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I know how support vector machines work, but for some reason I always get confused by what exactly the support vectors are.

In the case of linearly separable data, the support vectors are those data points that lie (exactly) on the borders of the margins. These are the only points that are necessary to compute the margin (through the bias term $b$).

For C-SVMs, however, I always get confused as to what exactly the support vectors are. Obviously, the data points on the border of the margin are still support vectors, but I always get confused whether or not the points that are in the margin are support vectors or not. After all, only the exact borders are used to compute the bias term $b$ (in the same way as for the linearly separable case) and thus it could be argued that the margin is only supported by these points.

I do have this feeling that this is incorrect, however, because I have found multiple questions here where they mention 1000+ support vectors, which would be impossible if only those on the border count. My question is thus what exactly the support vectors are for an SVM and how I can remember this.

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1 Answer 1

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Short answer

The support vectors are those points for which the Lagrange multipliers are not zero (there is more than just $b$ in a Support Vector Machine).

Long answer

Hard Margin

For a simple hard-margin SVM, we have to solve the following minimisation problem:

$$\min_{\boldsymbol{w}, b} \frac{1}{2} \|\boldsymbol{w}\|^2$$ subject to $$\forall i : y_i (\boldsymbol{w} \cdot \boldsymbol{x}_i + b) - 1 \geq 0$$

The solution can be found with help of Lagrange multipliers $\alpha_i$. In the process of minimising the Lagrange function, it can be found that $$\boldsymbol{w} = \sum_i \alpha_i y_i \boldsymbol{x}_i.$$ Therefore, $\boldsymbol{w}$ only depends on those samples for which $\alpha_i \neq 0$.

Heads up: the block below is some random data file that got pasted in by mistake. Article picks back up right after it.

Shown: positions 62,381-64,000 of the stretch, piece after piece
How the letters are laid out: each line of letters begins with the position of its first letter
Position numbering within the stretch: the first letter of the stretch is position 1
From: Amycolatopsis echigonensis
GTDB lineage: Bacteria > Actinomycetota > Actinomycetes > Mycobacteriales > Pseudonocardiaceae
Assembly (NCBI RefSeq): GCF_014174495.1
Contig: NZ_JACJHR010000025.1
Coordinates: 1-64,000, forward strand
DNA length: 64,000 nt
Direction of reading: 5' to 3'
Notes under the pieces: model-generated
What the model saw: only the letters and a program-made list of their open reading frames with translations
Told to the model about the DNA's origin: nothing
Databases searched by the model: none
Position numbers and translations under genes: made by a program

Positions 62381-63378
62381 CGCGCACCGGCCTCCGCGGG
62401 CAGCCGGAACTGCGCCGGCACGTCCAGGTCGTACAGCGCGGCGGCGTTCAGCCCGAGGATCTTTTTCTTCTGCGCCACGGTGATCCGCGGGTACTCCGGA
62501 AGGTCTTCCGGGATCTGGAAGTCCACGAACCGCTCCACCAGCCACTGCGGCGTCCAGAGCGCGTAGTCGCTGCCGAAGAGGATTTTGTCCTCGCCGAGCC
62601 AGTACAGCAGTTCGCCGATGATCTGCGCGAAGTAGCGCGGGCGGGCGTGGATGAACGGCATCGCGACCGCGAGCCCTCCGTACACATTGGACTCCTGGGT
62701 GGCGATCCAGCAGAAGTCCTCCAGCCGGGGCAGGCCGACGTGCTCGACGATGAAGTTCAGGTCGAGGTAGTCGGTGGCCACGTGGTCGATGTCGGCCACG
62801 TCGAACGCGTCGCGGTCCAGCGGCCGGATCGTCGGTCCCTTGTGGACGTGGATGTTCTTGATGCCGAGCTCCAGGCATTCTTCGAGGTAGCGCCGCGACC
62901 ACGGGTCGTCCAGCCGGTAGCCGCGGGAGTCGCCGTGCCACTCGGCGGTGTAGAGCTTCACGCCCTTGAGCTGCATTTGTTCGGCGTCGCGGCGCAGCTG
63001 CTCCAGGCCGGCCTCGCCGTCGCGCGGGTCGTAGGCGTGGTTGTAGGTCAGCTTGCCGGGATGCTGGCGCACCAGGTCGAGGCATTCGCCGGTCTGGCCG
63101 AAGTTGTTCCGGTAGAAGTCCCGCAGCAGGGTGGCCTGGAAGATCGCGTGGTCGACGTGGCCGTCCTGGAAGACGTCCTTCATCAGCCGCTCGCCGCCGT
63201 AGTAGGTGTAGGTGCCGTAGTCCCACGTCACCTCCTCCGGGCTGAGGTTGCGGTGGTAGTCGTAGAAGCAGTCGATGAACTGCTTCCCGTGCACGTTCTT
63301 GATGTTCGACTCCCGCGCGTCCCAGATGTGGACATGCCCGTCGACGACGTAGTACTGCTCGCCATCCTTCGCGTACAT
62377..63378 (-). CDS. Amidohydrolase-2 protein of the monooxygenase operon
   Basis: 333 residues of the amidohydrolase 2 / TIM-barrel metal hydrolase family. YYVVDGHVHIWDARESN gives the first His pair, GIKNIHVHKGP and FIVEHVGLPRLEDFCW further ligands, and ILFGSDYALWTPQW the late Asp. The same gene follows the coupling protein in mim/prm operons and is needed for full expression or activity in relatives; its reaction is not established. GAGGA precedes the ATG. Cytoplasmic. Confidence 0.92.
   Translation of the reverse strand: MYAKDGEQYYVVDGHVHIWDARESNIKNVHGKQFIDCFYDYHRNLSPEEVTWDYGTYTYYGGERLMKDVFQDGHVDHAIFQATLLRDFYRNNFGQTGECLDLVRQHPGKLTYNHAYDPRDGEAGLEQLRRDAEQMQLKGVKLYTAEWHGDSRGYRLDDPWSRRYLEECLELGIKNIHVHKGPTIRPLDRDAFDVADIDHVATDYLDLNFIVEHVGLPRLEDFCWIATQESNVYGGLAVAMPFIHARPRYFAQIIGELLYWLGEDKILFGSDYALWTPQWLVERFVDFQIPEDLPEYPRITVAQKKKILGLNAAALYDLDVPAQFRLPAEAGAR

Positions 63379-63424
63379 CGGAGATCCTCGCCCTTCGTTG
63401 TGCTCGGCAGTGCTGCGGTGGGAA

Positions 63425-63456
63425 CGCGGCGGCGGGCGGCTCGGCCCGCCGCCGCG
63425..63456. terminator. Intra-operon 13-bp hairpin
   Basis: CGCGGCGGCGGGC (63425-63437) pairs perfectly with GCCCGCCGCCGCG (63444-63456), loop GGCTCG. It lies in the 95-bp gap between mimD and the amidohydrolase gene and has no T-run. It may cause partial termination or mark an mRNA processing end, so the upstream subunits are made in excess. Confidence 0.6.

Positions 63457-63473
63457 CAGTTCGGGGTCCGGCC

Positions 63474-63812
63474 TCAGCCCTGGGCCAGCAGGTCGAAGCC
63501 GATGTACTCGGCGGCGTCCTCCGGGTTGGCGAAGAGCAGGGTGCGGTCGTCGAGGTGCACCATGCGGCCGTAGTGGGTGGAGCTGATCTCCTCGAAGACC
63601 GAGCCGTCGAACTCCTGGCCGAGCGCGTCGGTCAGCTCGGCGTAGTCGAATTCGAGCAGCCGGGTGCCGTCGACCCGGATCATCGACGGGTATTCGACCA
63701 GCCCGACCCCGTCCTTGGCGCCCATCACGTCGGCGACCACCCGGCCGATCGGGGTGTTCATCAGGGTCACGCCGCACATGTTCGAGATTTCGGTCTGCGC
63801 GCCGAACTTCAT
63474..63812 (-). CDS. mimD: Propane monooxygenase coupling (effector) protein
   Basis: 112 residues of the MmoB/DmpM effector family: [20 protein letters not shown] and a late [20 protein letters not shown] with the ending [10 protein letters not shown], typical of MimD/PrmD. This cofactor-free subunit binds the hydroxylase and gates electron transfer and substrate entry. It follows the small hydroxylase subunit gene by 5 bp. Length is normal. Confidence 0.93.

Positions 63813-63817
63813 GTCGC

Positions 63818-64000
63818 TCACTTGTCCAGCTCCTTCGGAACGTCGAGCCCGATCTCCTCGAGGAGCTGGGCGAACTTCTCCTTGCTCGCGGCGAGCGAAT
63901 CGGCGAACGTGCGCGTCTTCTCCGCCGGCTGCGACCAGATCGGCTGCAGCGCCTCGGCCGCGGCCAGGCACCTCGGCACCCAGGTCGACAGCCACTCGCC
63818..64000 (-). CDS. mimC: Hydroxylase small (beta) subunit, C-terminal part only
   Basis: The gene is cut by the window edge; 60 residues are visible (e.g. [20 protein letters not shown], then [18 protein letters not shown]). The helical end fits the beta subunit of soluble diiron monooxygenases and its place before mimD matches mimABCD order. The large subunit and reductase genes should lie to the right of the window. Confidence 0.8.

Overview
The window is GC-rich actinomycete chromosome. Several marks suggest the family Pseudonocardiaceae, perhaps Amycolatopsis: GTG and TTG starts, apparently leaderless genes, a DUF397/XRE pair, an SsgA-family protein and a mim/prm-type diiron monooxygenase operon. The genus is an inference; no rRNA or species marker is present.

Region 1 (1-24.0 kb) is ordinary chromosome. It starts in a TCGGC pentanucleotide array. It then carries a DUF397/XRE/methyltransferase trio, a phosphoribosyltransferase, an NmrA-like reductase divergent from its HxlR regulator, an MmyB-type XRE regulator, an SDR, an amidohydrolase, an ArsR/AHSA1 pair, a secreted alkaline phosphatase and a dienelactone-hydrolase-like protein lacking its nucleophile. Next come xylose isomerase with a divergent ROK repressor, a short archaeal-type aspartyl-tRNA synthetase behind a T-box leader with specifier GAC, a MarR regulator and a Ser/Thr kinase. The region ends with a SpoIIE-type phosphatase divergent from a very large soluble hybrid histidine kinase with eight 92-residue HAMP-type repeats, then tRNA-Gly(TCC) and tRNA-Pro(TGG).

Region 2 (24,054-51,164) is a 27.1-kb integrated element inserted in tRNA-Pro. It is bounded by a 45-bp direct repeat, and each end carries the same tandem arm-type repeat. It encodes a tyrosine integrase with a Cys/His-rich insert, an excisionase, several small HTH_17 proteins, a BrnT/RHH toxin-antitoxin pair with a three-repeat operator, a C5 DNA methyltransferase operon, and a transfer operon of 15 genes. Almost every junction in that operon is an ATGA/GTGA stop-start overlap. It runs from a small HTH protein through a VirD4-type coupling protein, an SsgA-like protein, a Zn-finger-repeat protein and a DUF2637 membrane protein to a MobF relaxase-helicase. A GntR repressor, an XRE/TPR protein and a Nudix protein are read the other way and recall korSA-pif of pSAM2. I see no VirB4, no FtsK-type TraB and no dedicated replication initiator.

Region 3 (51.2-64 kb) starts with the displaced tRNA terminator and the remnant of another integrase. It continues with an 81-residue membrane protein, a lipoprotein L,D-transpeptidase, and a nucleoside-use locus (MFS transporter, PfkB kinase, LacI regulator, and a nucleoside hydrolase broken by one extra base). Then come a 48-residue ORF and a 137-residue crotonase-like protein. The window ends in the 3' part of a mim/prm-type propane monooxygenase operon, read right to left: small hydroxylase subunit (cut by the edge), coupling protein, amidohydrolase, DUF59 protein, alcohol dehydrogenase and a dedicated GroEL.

Additionally, the Karush-Kuhn-Tucker conditions require that the solution satisfies $$\alpha_i (y_i (\boldsymbol{w} \cdot \boldsymbol{x}_i + b) - 1) = 0.$$ In order to compute $b$, the constraint for sample $i$ must be tight, i.e. $\alpha_i > 0$, so that $y_i (\boldsymbol{w} \cdot \boldsymbol{x}_i + b) - 1 = 0$. Hence, $b$ depends only on those samples for which $\alpha_i > 0$.

Therefore, we can conclude that the solution depends on all samples for which $\alpha_i > 0$.

Soft Margin

For the C-SVM, which seems to be known as soft-margin SVM, the minimisation problem is given by:

$$\min_{\boldsymbol{w}, b} \frac{1}{2} \|\boldsymbol{w}\|^2 + C \sum_i \xi_i$$ subject to $$\forall i : \begin{aligned}y_i (\boldsymbol{w} \cdot \boldsymbol{x}_i + b) - 1 + \xi_i & \geq 0 \\ \xi_i &\geq 0\end{aligned}$$

Using Lagrange multipliers $\alpha_i$ and $\lambda_i = (C - \alpha_i)$, the weights are (again) given by $$\boldsymbol{w} = \sum_i \alpha_i y_i \boldsymbol{x}_i,$$ and therefore $\boldsymbol{w}$ does depends only on samples for which $\alpha_i \neq 0$.

Due to the Karush-Kuhn-Tucker conditions, the solution must satisfy

$$\begin{align} \alpha_i (y_i (\boldsymbol{w} \cdot \boldsymbol{x}_i + b) - 1 + \xi_i) & = 0 \\ (C - \alpha_i) \xi_i & = 0, \end{align}$$

which allows to compute $b$ if $\alpha_i > 0$ and $\xi_i = 0$. If both constraints are tight, i.e. $\alpha_i < C$, $\xi_i$ must be zero. Therefore, $b$ depends on those samples for which $0 < \alpha_i < C$.

Therefore, we can conclude that the solution depends on all samples for which $\alpha_i > 0$. After all, $\boldsymbol{w}$ still depends on those samples for which $\alpha_i = C$.

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  • $\begingroup$ does $y_i$ belong to {0,1} in your example or to {-1, 1} ? $\endgroup$ Jul 22, 2019 at 13:38
  • $\begingroup$ @VincentWarmerdam It should be possible to verify that $y_i \in \{-1,1\}$ for the formulas to make sense $\endgroup$ Jul 25, 2019 at 8:38
  • $\begingroup$ In your penultimate sentence you state that "we can only use those points for which $\alpha_i = C$, and thus $\xi_i = 0$". It seems like $\xi_i$ can take any value of $\alpha_i = C$ since $C - \alpha_i = 0$ in that case; did you mean to say "we can use any point for which $\alpha_i = 0$? $\endgroup$ Apr 9, 2021 at 23:03
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    $\begingroup$ @VincentTjeng That was indeed a typo. It should have been "for which $\alpha_i \neq C$ and thus $\xi_i = 0$". However, I got a bit confused by re-reading my own answer and decided to reformulate things a bit with the hope to make things more clear. $\endgroup$ Apr 12, 2021 at 9:26

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